Working with Words: Sinéad Stubbins
We caught up with Melbourne-based writer and editor Sinéad Stubbins to talk about cry-laughing, snark and soundtracks for writing.
What was the first piece of writing that made you laugh or cry?
The first book that made me laugh so hard that I actually did cry was Just Stupid! by Andy Griffiths (with illustrations by Terry Denton). I remember being ten and trying to explain to my parents why it was so funny and not even being able to talk properly because I was choking on my own laughter. I couldn’t believe you could have funny stories and funny pictures in a chapter book. Every other book I was reading at the time was about World War II, so perhaps I had just forgotten that books didn’t always have to be devastating.
Did you write during your childhood and during your teenage years? What did you write about?
As a child I wrote stories that were mostly rip-offs of stuff I had seen on TV with just enough details changed. They usually involved a young brunette saving the day and being praised for that a lot. When I was a teenager I would occasionally write what I guess you could loosely call ‘opinion pieces’, but the opinion was always like, ‘Iraq War – seems like a bad idea, no?’, so it’s not like I was breaking any new ground there.
What day jobs have you held throughout your life, and how have those experiences influenced your writing?
I’ve had both full-time and part-time advertising jobs for a few years now, which has been the only way I’ve had the bandwidth (mentally and financially) to write a book. For me, working in advertising has meant that I’m able to save my writing brain juice (gross) for working on my own projects on the weekend. When I have worked full-time, 9-5 writing jobs in the past, I just haven’t had the energy to work on my own stuff out of hours. (Likewise, I found writing my own stuff while freelancing to be impossible for my brain to comprehend.) Everyone’s capacity for creativity is different, I think!
When I was a teenager, I wrote what I guess you could loosely call ‘opinion pieces’, but the opinion was always like, ‘Iraq War – seems like a bad idea, no?’
If you weren’t writing, what do you think you’d be doing instead?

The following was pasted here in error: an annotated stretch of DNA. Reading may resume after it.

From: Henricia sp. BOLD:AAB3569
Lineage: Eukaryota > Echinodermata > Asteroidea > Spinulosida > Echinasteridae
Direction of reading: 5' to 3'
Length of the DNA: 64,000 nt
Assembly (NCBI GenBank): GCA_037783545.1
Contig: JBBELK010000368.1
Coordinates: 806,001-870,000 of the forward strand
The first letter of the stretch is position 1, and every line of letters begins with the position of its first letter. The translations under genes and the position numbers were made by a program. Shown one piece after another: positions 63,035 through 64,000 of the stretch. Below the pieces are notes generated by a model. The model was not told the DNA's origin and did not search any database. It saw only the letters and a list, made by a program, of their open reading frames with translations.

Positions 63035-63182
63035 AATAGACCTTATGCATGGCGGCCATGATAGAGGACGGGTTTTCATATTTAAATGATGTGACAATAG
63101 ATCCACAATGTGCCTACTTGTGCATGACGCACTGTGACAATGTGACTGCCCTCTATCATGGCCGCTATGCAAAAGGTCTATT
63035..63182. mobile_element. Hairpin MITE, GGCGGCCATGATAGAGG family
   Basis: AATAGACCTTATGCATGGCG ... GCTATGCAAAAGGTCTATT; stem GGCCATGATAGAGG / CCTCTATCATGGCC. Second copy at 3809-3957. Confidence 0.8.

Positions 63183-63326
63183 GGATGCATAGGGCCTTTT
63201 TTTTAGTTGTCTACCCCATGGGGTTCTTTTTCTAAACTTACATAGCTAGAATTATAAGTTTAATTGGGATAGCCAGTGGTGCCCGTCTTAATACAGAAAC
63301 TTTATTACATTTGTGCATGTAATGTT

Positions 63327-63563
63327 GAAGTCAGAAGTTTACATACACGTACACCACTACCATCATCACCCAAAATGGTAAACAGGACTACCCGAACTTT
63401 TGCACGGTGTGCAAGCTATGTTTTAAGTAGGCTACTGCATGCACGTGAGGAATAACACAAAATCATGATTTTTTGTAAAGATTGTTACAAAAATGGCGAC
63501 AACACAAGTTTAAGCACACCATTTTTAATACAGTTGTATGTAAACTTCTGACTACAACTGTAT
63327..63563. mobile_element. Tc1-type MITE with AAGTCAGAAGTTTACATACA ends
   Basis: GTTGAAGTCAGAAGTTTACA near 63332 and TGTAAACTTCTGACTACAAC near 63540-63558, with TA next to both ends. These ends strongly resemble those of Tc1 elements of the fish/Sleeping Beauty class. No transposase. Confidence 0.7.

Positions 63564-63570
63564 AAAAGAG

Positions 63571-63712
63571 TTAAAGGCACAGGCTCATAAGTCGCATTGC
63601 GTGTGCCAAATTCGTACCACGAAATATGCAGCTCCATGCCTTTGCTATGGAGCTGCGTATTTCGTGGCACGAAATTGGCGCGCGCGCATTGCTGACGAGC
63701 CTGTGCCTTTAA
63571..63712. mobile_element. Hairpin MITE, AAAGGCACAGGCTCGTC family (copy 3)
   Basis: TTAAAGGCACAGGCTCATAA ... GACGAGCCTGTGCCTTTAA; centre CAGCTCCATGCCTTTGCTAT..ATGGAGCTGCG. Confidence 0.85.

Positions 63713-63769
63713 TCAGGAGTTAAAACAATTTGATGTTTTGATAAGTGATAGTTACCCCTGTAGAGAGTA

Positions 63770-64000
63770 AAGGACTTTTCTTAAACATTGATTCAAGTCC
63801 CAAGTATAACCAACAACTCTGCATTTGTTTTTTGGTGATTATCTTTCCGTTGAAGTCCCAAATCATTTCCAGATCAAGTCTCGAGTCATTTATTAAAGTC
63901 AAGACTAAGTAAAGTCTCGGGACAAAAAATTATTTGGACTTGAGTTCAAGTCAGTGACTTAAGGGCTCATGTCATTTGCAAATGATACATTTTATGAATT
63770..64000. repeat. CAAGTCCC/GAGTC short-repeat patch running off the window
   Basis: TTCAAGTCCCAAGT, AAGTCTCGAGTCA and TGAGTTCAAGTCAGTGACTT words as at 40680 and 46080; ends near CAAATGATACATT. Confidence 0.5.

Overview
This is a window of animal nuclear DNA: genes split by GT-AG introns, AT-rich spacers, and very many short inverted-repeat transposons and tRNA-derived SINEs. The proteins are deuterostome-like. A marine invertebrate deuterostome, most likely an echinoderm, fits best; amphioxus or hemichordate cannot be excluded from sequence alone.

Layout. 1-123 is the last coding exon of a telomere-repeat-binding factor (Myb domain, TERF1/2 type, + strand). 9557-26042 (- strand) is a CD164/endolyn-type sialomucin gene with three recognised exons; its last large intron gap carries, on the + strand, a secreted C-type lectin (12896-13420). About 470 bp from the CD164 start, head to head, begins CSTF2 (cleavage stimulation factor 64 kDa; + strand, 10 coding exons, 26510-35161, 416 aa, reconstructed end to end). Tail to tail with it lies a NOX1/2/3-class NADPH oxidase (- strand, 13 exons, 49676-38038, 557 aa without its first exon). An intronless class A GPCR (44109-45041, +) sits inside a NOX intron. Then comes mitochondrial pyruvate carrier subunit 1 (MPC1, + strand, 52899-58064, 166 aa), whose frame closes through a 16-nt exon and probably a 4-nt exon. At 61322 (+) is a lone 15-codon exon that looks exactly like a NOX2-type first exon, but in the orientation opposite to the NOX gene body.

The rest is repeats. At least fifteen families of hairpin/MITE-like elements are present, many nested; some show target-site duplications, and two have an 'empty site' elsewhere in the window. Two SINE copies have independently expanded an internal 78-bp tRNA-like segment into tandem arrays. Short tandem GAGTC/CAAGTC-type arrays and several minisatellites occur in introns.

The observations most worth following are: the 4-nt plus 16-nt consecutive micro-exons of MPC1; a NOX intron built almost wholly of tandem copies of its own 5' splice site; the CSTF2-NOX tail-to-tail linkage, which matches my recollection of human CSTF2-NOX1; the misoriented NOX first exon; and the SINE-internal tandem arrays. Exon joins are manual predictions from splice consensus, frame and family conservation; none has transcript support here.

Sometimes I wistfully say things like, ‘I would have loved to have been a historian’, knowing full well that I am not nearly clever enough to have done that. So whatever else I’d be doing, I probably would still find a way to sit back in my chair and say, ‘I would have loved to have been a historian’ to no-one in particular.
What’s the worst advice you’ve received about writing?
‘Moderating the Facebook comments on your own stories will make you tougher.’ BOY, DO I HAVE SOME BAD NEWS FOR YOU!
Do you have any strange writing habits, customs or superstitions?
If I’m sitting down for a day of writing, I almost always choose one movie soundtrack (like Marie-Antoinette, The Virgin Suicides or Call Me By Your Name) to write to and just keep repeating that soundtrack all day. The soundtrack almost never correlates to what I’m actually writing. I do not know why I do this.
Have you written anything in the past that you now wish you could go back and change?
Oh god, there is so much I would change! I think when I began writing I confused being snarky with being funny and so just kicked and punched everything I could for a laugh. I was glib and often said stuff that I didn’t really mean. Sometimes your old opinions and old mistakes live on, even if you don’t want them to – I think there can also be a lot of pressure to be good straight away. I try to accept that I have permission to grow and learn and that I’m allowed to change my mind about stuff. (Apologies for the wussy answer, maybe I should go back to being snarky?)
Which artist, writer or character would you most like to have dinner with?
I would love to have had dinner with Nora Ephron, because she was a very good cook and also very funny. She’d probably say something mean about my shoes and then we’d both laugh and say ‘everything is copy!’ and throw our cream linen napkins in the air.
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